I get asked the same questions over and over again by friends, family and strangers who want to understand my disease better. The most common one by far is “what was life like before your diagnosis?”. This was my life…
I was a wife, mom to two dogs, had a full time job and slept about 14-18 hours each day. I could never get enough sleep! I was always failing in one area. If I was good at work I would be a horrible wife or a horrible student. This was so sad and frustrating as someone who puts 100% into everything. My 100% was not good enough. I would wake up and take a shower and want to go back to bed. I had been to MANY doctors in the Northern Nevada area and no one knew what I had. They gave me simple answers like it was all in my head or I needed to take medicine to manage all of my bizarre symptoms. I would take seven pills each day and two-three of them had side-effects that sometimes did more harm than help. My symptoms consisted of really weird sensation to touch on the back of my body. The slightest touch on my back would cause me to burst out in tears uncontrollably…because of this I avoided hugging people. I would get so anxious when it came time to meeting or leaving anyone because I hated the dreaded hugging part. I never knew if I would be in pain so instead I would leave or greet someone and come off a snob! It was the better of two evils at the time. The hardest thing about this weird sensation on my back was some days it would be so bad and painful that I couldn’t even wear clothing. I would have to call into work or cancel plans because I couldn’t get dressed! How ridiculous, right?!
Another strange symptom I had was the nerves in my eyes didn’t work together. I took one medicine that helped to dumb down the nerves so they could work together. While I was waiting for a diagnosis I had to stop driving and get rides everywhere because I couldn’t tell if cars were moving into my lane or what was going on. I included a video of my eyes when they were bad. If you look closely at my right eye it “jumps” when it tries to track my finger. This slight movement of my eyes not working together made life miserable.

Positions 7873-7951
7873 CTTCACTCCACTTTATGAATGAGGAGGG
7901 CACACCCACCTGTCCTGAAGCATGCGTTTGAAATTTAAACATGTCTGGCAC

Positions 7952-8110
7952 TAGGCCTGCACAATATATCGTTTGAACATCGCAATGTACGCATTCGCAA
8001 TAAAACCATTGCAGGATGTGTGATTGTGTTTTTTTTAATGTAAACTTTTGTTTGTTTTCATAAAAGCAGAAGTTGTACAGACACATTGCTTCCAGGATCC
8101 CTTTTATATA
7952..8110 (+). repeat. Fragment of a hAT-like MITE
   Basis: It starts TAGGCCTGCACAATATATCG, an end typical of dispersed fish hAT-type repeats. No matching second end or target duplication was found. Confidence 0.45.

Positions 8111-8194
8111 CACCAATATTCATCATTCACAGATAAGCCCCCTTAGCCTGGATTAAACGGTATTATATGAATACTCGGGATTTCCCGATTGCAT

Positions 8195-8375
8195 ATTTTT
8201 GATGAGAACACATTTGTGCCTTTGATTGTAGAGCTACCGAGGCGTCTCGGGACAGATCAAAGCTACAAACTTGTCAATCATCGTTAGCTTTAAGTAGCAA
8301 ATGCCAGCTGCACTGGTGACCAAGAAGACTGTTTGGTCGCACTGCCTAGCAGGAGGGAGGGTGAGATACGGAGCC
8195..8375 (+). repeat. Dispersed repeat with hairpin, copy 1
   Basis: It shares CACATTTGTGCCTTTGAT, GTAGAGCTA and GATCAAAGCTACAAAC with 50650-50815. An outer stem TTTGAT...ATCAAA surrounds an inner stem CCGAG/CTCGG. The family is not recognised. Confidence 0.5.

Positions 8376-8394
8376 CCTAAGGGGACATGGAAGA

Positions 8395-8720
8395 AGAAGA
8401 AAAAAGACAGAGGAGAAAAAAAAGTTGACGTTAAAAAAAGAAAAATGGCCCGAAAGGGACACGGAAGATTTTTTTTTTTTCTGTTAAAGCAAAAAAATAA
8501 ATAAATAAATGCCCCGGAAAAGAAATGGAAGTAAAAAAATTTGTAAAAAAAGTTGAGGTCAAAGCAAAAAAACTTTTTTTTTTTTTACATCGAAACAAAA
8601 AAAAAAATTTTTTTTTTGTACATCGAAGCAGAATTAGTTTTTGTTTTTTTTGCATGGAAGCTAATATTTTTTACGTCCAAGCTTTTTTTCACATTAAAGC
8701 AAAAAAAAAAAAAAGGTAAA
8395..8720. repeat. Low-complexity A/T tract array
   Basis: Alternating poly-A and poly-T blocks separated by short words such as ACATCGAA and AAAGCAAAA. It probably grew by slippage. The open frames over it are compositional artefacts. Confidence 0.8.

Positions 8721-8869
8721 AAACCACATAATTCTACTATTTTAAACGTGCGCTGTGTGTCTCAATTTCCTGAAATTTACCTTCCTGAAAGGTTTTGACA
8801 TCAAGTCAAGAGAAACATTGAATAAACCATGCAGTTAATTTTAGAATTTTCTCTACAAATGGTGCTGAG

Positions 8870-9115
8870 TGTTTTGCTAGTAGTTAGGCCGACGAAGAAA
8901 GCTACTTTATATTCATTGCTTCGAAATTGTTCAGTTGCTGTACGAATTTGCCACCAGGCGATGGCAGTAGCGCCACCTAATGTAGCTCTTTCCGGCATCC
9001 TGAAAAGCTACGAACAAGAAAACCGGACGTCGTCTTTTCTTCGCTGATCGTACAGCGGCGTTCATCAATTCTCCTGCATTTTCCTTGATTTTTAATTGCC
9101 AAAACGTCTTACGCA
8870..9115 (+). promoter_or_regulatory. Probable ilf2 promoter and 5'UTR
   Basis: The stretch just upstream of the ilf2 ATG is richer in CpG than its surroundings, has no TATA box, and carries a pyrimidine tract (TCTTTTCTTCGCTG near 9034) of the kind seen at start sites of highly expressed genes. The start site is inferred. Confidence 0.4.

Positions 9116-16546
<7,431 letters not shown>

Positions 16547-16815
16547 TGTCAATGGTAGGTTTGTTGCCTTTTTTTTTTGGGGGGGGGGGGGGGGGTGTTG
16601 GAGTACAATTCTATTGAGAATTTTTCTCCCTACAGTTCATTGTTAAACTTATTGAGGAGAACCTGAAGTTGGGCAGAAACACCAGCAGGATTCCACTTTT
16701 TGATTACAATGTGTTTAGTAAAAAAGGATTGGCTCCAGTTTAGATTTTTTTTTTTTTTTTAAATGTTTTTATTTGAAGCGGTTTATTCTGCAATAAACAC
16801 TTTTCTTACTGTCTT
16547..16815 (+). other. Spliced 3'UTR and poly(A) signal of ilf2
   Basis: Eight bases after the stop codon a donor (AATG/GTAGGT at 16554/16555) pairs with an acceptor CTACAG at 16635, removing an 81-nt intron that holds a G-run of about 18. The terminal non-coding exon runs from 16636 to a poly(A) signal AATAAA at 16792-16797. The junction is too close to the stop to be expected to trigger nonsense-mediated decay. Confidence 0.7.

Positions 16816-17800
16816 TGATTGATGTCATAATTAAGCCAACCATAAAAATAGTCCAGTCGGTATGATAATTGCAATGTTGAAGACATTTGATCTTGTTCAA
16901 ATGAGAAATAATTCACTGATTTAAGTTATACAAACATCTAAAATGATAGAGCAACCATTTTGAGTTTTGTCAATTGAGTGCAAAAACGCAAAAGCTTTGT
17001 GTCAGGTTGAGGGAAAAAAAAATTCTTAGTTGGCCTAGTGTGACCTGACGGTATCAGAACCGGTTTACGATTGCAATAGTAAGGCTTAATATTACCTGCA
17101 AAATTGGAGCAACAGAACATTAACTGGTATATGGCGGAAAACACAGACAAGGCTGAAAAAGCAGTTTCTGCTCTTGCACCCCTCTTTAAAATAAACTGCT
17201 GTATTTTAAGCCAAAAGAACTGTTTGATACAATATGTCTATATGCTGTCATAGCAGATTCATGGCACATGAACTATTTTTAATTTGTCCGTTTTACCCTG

I also had some weird things, like my body was extra sensitive to medication. When someone my size would take 200mg of a pill I would respond to 50mg of the same medicine. Doctors looked at me like I was a freak. It was embarrassing that I could not take normal people medicine and have it work for me.
Close to the time I got my diagnosis, I lost my balance. For work and play I would wear heels all the time because I am so short. One day I woke up and I just couldn’t walk while wearing them. It was so depressing. I had laid in bed so many days thinking if my body continues on this path and my back sensitivity continues to spread, it won’t be very long until I am stuck in bed or in a wheelchair. When I lost my balance this truth was quickly becoming a reality.
Something to keep in mind as I disclose my story and my life with Lyme – not all Lymies are created equal. This disease attacks the nervous system and it doesn’t ever act the same in people. The list of symptoms for Lyme disease includes almost any symptom you can think of. The best way to find a person with Lyme disease is look at their symptoms and see if it can all be traced back to the nervous system of the body (this includes that brain and everything else). A blood test is the true determinate of Lyme disease.